Shining a light on how bacteria interact

The ways in which bacteria infect cells are important for understanding host-pathogen interactions. The knowledge also opens up a world of practical applications.

Credit: Karen Arnott/EMBL-EBI

For example, it can support the design of new antibacterials or vaccines. In the case of soil or marine bacteria, it can create strategies for rebalancing natural ecosystems. 

“I’ve always been fascinated by bacteria and how these tiny microbes have such a huge impact on us and our world,” said Vivian Monzon, PhD student in the Bateman group at EMBL-EBI. “I’m particularly interested in the nitty gritty of how bacteria infect cells.”

In her recent work, Monzon has been using machine learning to explore how bacteria interact with their environment. By analysing data from the UniProt database and using AlphaFold, she has been trying to fill in the gaps in our knowledge in this area. 

Binding – the first step of the interaction 

Fibrillar adhesins are proteins located on the bacterial cell surface, which mediate interactions with the environment, e.g. with host cells or other bacteria. These proteins usually have a stalk, which helps them cross the bacterial cell surface and be projected closer to their targets – regardless of what they are trying to bind to. Fibrillar adhesins are essential for bacterium-host interactions, but they also evolve quickly, which makes them difficult to study.

“As is often the case with computational experiments, one of the challenges was to identify a relevant dataset from the wealth of data available,” explained Monzon. “We decided to look at two types of bacteria. The first are Firmicutes species –  some of the most well-studied bacteria out there; they can live in the human gut, and play a role in keeping the colon healthy. The second were Actinobacteria species, which are widely distributed in terrestrial and aquatic ecosystems.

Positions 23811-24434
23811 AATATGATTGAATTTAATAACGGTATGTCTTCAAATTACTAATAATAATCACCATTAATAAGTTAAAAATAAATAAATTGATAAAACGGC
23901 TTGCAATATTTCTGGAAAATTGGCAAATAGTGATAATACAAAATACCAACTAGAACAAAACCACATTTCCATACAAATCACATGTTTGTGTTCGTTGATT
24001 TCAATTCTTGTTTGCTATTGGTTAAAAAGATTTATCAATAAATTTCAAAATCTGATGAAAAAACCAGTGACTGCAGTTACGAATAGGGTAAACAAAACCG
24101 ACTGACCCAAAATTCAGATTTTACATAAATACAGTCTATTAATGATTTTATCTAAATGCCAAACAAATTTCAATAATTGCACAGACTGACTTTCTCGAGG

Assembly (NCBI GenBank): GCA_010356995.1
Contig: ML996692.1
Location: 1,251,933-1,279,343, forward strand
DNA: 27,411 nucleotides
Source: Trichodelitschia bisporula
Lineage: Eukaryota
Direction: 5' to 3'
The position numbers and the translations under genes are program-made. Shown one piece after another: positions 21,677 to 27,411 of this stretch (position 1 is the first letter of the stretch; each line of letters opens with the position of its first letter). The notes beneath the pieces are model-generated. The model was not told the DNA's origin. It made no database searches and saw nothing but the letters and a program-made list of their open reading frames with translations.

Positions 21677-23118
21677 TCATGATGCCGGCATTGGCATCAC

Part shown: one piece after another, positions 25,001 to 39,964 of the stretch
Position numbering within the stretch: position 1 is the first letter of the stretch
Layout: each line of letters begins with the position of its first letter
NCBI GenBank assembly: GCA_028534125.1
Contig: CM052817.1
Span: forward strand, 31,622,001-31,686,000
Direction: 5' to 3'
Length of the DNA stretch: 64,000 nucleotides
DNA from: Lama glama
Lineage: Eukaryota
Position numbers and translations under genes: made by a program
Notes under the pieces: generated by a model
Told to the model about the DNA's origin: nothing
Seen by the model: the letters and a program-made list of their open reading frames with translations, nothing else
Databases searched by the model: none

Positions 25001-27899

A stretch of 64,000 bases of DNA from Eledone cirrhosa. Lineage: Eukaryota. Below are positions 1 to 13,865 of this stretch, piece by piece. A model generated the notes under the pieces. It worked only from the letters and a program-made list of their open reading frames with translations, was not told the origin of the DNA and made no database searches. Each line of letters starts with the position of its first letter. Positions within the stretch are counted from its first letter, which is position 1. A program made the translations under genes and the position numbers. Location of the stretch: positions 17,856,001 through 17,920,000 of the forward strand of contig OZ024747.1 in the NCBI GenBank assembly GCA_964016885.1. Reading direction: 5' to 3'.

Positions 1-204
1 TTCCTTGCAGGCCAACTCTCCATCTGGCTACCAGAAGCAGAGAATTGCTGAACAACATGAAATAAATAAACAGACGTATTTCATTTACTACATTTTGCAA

“Excitingly, our analysis yielded over 6,500 fibrillar adhesins, many of which had never been seen before. This goes to show there is so much we still don’t know about the binding process, which is so essential in the bacterial world.”

Beyond scientific curiosity

The work goes beyond simple curiosity. By understanding how bacteria interact with biotic or abiotic surfaces, researchers can start to explore how drugs can be used to target these interactions, or whether the bacteria living in our bodies or our environments can be changed. This approach could allow researchers to improve the health of gut microbiomes – the bacterial community living in a patient’s gut. Going beyond healthcare, this information could help to return a marine or soil microbiome to its original state after perturbation by pollution or other agents.

Work like Monzon’s is helping researchers fill in the gaps in their understanding of the fascinating world of bacteria.  

As part of its new microbial ecosystems transversal theme, EMBL is interested in pioneering ways to tap into the world’s vast microbial diversity and understand the underlying molecular mechanisms behind how microbes interact with their host, other microbes and their environment.

Similarly, this kind of close-up on bacterial interactions is essential for infection biology, to help researchers map what molecular mechanisms help pathogens find, invade host cells, and then survive and proliferate within them. Despite decades of study, the mechanisms of pathogen adhesion remain elusive. As part of its infection biology transversal theme, EMBL aims to use cutting-edge technologies to systematically map and model host-pathogen interfaces at the atomic, molecular, and tissue levels. This can enrich the understanding scientists have of infection processes and how to stop them or slow them down. 

Monzon’s project is just one of the many EMBL initiatives looking into the molecular mechanisms of bacteria. Anyone working on bacterial adhesive structures can find the AlphaFold structure model from Monzon’s paper, as well as the random forest prediction results in this institutional repository of the University of Cambridge

Source article(s)

Tags: bioinformatics, embl programme, embl-ebi, infection biology, machine learning, microbial ecosystems, molecules to ecosystems, proteins


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